For me, there is no recourse but to dive even deeper into the music. The hook and the rewards are too deep.

More interviews are certainly forthcoming. Apparently a few people are reading and this year promises to be as good a release year as the last was. Looking back, it was rather phenomenal.

Who else is going to remind people that they still need to listen to Ballboy or that they really should have some Geneva in their collection?

Posted in Behind the Scenes

The Wedding Present Live Review

What does the Wedding Present have to do with a San Francisco based Scottish Music blog? –  Pretty much everything. In large part, it is why we are San Francisco based and, in small measure, it explains the Scottish focus.  

Back in early ’96, unable to find anyone willing to take the trip to Toronto to see the ‘Mini’ tour, I began asking in the WP mailing list.  I was a relatively new fan having only been made aware of them with the release of Watusi. Eventually one lone soul responded that they would love to go – the only catch being she was in Australia. In the end, I drove 2 hours each way for a 1 hour set. It didn’t disappoint. They played my Favourite Dress!  I bought a signed cd and t-shirt to send to Australia. It was the least I could do.  Speaking to Dave at the merchandise table, I also asked him for a recommendation. He offered up BIS. This led me to purchase ‘The Secret Vampire Soundtrack’ and begin my love affair with Chemikal Underground.  Apparently a mutual love for Gedge is enough to spark a potential long distance relationship. Email turned to phone calls which turned into the idea of meeting in person. You don’t need to have listened to nearly 2 decades of the Wedding Present to know how it  turned out.

It did, however, set up the decision of meeting in San Francisco or London. The obvious choice led to a 10 day trip to England. The chemistry didn’t survive reality but the gigs were pretty decent:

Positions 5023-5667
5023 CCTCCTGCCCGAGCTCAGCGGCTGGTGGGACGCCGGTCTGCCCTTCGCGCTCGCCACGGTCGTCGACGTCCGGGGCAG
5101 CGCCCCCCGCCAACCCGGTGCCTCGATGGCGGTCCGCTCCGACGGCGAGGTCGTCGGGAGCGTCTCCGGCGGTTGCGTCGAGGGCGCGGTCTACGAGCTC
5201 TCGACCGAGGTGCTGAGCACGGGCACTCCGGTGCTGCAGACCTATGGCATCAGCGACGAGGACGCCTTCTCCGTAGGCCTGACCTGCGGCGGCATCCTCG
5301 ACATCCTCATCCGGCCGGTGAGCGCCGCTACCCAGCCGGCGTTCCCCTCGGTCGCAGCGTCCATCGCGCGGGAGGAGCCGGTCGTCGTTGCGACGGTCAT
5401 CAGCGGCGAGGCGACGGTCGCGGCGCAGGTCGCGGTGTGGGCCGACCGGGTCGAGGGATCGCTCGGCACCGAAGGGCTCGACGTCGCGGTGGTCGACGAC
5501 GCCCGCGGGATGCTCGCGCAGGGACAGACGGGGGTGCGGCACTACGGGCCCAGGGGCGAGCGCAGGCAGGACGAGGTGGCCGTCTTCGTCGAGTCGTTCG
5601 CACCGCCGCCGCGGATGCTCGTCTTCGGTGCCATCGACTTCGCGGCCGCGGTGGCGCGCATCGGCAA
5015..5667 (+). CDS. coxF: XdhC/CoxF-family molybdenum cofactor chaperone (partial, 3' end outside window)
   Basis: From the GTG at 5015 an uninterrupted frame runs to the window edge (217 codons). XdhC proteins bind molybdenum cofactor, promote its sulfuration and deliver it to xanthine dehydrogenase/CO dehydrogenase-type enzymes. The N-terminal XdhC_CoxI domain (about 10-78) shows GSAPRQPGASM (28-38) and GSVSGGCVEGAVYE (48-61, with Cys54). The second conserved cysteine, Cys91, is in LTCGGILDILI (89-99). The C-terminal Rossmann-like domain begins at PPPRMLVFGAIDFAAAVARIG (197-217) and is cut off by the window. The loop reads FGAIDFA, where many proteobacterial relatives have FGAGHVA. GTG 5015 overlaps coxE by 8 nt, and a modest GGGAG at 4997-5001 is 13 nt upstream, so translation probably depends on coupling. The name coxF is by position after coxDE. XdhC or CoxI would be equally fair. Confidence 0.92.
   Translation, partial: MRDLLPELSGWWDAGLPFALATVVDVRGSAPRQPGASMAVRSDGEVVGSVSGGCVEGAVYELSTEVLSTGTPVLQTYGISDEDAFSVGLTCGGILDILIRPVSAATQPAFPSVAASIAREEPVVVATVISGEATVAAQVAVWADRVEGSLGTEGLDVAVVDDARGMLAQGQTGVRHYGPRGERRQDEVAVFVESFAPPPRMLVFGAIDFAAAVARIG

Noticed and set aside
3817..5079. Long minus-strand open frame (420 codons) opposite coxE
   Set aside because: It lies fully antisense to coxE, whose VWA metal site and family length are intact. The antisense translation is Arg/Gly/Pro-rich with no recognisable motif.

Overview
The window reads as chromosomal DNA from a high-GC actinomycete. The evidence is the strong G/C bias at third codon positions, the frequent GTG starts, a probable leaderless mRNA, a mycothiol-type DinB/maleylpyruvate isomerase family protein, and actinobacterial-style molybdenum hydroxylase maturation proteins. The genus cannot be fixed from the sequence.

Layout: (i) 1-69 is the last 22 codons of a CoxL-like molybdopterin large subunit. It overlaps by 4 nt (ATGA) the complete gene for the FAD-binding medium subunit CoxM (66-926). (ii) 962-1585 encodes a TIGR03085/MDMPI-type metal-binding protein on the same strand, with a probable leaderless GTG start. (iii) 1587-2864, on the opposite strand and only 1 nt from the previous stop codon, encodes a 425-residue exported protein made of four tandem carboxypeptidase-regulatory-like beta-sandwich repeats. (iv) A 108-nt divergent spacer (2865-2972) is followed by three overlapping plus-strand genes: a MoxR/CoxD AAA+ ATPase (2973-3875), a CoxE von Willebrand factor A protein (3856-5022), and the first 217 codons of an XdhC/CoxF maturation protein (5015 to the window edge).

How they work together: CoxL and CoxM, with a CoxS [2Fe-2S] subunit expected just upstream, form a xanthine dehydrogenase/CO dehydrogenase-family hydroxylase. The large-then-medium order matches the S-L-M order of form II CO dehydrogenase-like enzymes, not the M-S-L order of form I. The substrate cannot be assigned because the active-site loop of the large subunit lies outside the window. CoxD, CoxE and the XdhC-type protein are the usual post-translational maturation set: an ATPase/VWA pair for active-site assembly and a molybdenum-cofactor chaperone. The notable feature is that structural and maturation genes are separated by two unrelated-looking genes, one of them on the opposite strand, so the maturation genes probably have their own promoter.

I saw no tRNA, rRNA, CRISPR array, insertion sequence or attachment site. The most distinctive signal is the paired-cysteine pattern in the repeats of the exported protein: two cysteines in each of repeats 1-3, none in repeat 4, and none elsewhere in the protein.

Dave Graney, the Frank and Walters, The Divine Comedy, Mogwai and Urusei  Yatsura twice, Richard Thompson, and Pooka. While there,  I was even asked by a young Stuart Braithwaite what I thought of BIS. Unaware of the family connection, I wisely said they were pretty good

One of the other highlights was listening to Everything Must Go on a Sunday in a Chelsea record shop before the next day’s release. My own life had suffered a horrible self-inflicted blow.  The transition from the Holy Bible to the follow up was deeply personal. I once saw Richard Thompson open up for Crowded House with my ex-wife and at that time thought I never wanted to see him after a break up. It is, of course, exactly what I did that  year; at the Royal Albert Hall no less.

I was quite impressed by the Divine Comedy as well. Casanova was just out and Liberation and Promenade were picked up at the show (avoiding the eternal which was better controversy). When I got home the Manics finally made their way to North America.  I even joined the Divine Comedy mailing list where one day someone asked  what the Manics were like.  The chemistry was right this time. She was from San Francisco. I moved, we married and in between a Cinerama tour that  started and ended here we adopted a cat and named her Sally. It would seem that I had to go to London to get to San Francisco.

Thanks for the wedding Gedge.

Review? They played Seamonsters in its entirety!